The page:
Having just finished the recruiting process, Jennie Boisvert understands what the majority of college softball coaches are looking for in an athlete.
Before coaches really get to know players, they are just names on a board, commodities with certain skills that fill needs or holes in a lineup card.
For instance, Boisvert was known as a strong-armed defensive catcher and a right-handed contact hitter with power to the gaps. A highly sought-after commodity.
However, as coaches like Sacred Heart University’s Elizabeth Luckie and Pam London discovered, there was a lot more to Boisvert. The Bishop Verot senior has demonstrated throughout her prep career there’s more to being an athlete than being athletic and possessing certain skills on the diamond.
“Intangibles are where I surpass my peers,” Boisvert said in a personal statement on the National Collegiate Scouting Association web site, which serves as a database for 42,000 college coaches featuring over 500,000 student-athletes.
A lot of times intangibles is a word thrown around by recruiting services that don’t really understand what it means.
Boisvert is willing to clarify.
“I have confidence and a belief that my daily work habits provide constant progress. This allows me to work through tough practices and workouts and value the benefits of hard work,” Boisvert said. “I go for it mentally and am unafraid of failure since I know I prepare hard every day. I have an enthusiasm for continuous improvement and look at coaches’ corrections as a compliment and an opportunity to improve.
“I take pride in being part of a team and focus on reaching my goals no matter what stands in front of me. I take personal responsibility for my actions and performance while discovering where I can make a difference.”
She explained there a plenty of players in the country who are better than her in every facet of the game. Those so-called “studs” can put it all together mechanically on the field, but there are those whose mental games leave a lot to be desired.
College coaches are in the business of winning games. A lot of times there’s a fine line between winning and losing. And, teams generally cross that line into victory lane based on sound decision making and selfless acts.
That’s where Boisvert’s stock rises.
“She does what needs to be done,” Verot coach Pablo Plaza said.
Whether it’s Boisvert laying down a sacrifice bunt instead of swinging away with the hopes of her increasing her team-leading batting average or sacrificing her body to break up a double play, Boisvert is willing to do what’s necessary to win.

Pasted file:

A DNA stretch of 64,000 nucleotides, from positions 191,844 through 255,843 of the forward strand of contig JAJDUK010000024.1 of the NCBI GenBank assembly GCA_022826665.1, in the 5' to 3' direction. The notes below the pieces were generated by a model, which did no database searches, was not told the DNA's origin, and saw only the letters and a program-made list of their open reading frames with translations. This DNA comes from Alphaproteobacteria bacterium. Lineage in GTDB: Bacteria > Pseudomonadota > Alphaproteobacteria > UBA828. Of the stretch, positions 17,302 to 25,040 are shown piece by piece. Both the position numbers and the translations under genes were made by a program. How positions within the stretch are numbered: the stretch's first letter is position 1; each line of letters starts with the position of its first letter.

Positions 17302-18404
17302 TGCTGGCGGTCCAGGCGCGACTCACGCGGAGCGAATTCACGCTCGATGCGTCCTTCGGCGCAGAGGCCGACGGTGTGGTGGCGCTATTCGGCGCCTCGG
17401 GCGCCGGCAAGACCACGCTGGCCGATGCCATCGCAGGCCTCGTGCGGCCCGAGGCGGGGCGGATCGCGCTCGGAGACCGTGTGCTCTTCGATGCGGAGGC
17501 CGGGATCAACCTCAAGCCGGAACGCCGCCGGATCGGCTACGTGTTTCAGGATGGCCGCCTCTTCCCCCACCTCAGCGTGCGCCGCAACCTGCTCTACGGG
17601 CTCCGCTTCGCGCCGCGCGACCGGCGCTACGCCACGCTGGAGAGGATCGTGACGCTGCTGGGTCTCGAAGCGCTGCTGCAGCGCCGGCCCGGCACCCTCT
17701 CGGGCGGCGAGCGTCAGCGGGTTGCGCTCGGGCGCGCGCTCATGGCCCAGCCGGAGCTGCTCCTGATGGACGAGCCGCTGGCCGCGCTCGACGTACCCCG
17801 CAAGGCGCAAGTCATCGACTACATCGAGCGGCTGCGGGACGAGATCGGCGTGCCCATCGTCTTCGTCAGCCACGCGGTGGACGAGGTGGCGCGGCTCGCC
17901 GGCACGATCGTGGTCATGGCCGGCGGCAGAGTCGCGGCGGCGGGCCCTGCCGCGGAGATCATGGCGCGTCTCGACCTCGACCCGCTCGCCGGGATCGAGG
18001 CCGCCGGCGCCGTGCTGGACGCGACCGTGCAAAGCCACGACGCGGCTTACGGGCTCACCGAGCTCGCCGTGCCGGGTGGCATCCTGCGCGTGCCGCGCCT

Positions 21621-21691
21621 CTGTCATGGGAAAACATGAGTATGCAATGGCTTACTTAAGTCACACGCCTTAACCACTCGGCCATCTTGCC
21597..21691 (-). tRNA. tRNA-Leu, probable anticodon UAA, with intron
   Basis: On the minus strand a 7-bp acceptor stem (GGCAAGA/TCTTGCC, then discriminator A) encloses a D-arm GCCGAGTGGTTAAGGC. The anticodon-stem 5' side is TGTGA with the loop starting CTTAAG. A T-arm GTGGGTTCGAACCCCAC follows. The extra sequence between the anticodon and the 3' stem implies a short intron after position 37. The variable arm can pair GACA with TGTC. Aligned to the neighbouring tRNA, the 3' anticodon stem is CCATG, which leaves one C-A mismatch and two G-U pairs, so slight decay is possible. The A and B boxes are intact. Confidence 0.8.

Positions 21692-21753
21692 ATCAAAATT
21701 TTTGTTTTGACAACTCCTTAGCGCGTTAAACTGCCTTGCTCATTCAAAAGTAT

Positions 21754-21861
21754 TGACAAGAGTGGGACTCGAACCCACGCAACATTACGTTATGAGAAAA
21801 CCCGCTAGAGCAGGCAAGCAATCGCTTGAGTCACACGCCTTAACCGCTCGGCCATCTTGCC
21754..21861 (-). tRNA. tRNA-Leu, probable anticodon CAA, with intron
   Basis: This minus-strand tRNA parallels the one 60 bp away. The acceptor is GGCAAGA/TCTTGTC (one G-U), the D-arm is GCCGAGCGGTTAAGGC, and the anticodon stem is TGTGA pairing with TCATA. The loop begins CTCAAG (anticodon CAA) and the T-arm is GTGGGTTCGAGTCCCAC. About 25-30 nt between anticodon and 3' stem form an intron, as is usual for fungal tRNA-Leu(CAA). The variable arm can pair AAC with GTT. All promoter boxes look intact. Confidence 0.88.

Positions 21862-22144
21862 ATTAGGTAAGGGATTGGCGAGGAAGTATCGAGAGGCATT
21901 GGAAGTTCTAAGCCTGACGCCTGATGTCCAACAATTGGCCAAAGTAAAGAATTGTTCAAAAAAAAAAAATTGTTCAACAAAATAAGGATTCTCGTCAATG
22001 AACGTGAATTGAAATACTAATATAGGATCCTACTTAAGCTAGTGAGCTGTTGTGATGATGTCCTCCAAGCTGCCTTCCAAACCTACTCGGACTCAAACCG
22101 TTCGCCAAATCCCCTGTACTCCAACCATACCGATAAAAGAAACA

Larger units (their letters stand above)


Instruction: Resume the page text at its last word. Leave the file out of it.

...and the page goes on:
She isn’t perfect, though. Anyone, especially a high school athlete, who states they aren’t mindful of their individual stats is probably lying.
For Boisvert, there is a time and a place for that, an on-off switch of sorts.
“The team is what I think about in the moment. How can I help the team in the moment, during the game?” she said. “The individual stuff is what look back at when the game is over.”
The 2015 Class 4A all-state selection is a .429 career hitter with a .490 on-base percentage. In leading the Vikings to a 14-5 record heading into tonight’s first-round of the Kissimmee Klassic, Boisvert is hitting .405 with 12 RBI and eight doubles.
What tends to go unnoticed is the Sacred Heart signee’s ability to keep base runners honest from behind the plate and her handling of the Verot pitching staff.
A lot of time and effort behind the scenes was logged to perfect her transition from the crouch to a strong-throwing position where her momentum is carrying her toward second or third base. After leading 4A in caught-stealing percentage (.783) last season, Boisvert is doing it again, gunning down runners at a .727 clip.
She serves as pitching coach Rick Hendrix’s coach on the field when it comes to managing the Verot hurlers.
“We refer to the pitchers as the princesses of our team,” Boisvert said. “They do what they want to do. But sometimes you have to go out there and calm them down and sometimes you just have to be a boss.”
With Boisvert’s guidance, Verot pitchers, led by standout senior Erin Kyle, are posting a 1.82 ERA while opponents are hitting just .171 against them.
After being knocked out in a regional final last season, Verot will more than likely be the favorite in the District 4A-5 tournament in less than two weeks.
It will be Boisvert’s last shot at a trip to state. It’s her main focus.
And, no surprise, the eye-catching stats and numerous honors that will come her way can wait until her quest is complete.